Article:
This free Brainzooming innovation eBook identifies seven typical business innovation fears. For each fear, we highlight strategy options to mitigate the fears and push forward with innovative strategies. We tackle:

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  • Situations where your best strategy is taking business innovation underground

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Founder of The Brainzooming Group, and an expert on strategy, creativity, and innovation. Mike is a frequent speaker on innovation, strategic thinking, and social media.

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One of our clients recently conducted their own internal interviews to get a sense of what their employees thought about their current situation, future opportunities, and persistent challenges as an input into the strategic planning process. During the interviews, a standard theme from the participants was to share their comments EXACTLY as they stated them. Our client made the commitment to do so.

While that commitment translated into capturing and typing up exacting notes with their specific words, conveying what participants want to communicate during the strategic planning process is a little more complicated than that.

6 Keys for Conveying What Participants Want to Communicate

via ShutterStock

When it comes to conveying exactly what participants wants to communicate, there are multiple steps involved. These are some of the things we suggested to honor the team’s request for faithfully reporting their comments:

  1. Ask questions that allow individuals to express their own thinking instead of having to conform their language to how the strategic planner describes things.
  2. Make a concerted effort to capture the exact language participants used if they are not directly capturing their own language.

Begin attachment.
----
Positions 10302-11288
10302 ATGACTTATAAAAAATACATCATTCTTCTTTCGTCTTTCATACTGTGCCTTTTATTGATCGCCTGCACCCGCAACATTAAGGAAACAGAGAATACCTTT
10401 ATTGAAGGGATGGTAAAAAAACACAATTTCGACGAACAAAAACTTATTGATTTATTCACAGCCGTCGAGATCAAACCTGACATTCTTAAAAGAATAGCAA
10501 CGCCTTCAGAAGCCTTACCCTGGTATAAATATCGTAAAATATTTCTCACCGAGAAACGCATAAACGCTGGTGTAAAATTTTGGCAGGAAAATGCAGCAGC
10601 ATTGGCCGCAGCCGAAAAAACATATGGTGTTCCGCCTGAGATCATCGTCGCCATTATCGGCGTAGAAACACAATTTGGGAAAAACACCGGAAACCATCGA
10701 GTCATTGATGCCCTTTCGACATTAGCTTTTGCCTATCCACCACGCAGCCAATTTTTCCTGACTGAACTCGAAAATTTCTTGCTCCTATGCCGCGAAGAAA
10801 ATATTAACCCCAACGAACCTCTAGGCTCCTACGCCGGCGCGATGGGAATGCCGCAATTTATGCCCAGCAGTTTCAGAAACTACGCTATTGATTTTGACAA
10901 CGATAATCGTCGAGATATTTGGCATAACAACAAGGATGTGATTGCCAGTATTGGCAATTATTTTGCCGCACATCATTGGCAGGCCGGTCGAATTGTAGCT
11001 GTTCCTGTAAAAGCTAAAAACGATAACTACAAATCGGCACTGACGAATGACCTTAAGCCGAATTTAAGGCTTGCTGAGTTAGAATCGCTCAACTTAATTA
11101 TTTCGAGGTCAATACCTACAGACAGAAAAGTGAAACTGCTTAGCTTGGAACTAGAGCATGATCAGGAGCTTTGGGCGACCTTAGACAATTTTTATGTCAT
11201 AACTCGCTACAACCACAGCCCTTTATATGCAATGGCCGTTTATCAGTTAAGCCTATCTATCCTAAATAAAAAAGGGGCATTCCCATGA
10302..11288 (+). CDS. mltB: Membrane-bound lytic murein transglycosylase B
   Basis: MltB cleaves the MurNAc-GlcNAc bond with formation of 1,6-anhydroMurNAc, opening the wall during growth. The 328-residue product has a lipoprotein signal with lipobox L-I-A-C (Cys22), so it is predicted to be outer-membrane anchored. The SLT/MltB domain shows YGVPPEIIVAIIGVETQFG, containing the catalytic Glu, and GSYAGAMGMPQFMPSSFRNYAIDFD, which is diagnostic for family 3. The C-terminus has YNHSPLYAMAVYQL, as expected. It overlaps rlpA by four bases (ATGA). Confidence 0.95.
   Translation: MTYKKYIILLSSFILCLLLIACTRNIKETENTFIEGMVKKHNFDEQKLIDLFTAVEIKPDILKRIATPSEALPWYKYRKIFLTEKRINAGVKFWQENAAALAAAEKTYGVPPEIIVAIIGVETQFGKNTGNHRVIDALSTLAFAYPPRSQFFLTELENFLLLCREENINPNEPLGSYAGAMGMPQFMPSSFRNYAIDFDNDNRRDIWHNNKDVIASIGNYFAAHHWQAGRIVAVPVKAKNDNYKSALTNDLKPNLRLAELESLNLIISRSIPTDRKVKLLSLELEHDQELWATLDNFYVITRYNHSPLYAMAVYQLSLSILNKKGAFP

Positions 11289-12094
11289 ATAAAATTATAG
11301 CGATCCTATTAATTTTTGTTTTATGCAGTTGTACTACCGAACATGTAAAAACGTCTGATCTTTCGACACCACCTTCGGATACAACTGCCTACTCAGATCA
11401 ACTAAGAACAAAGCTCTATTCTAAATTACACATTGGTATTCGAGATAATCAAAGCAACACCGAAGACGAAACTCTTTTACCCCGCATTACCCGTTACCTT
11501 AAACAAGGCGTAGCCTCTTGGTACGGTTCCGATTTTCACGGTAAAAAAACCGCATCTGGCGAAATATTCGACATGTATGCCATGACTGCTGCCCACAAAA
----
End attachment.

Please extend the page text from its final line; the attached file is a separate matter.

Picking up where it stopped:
3. If there is a gap between what they say and what they mean, don’t hesitate to fill in the white space so the final reporting is as representative as possible of their big messages.
  4. Do not hesitate to insert your own comments to focus reader attention on the most important messages.
  5. Develop a vocabulary list of common language the organization uses, and default to words and phrases from the list as you recap the interviews and work on subsequent deliverables.
  6. Identify themes among individual interviews and responses, featuring the most descriptive language people used to represent the significant issues the organization faces.

As with a lot of things in business and life, being faithful to what participants want to communicate during a strategic planning process can involve extra steps to adjust things and make sure it happens. We’ve taken these types of steps for years and have had clients consistently say, “That’s exactly what we meant, except you said it even better!” – Mike Brown

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A common fear about selecting a single target market or audience persona is that focusing on one market when making branding strategy decisions is risky. The fear is target marketing will cause a brand to miss stellar growth opportunities coming from other markets or audiences. That rationale suggests the best course to capitalize on a brand’s full market potential is to avoid targeting any markets or audiences and instead do what you do with every market or audience in mind.

I can understand why a brand owner may think that. Unless you pick a market or audience that is so narrow and a position so extreme that it is off-putting to everyone not targeted, however, it’s not likely to play out that way.

Why Target Marketing Won’t Cripple Your Branding Strategy

Here’s an example of how target marketing helps your branding strategy: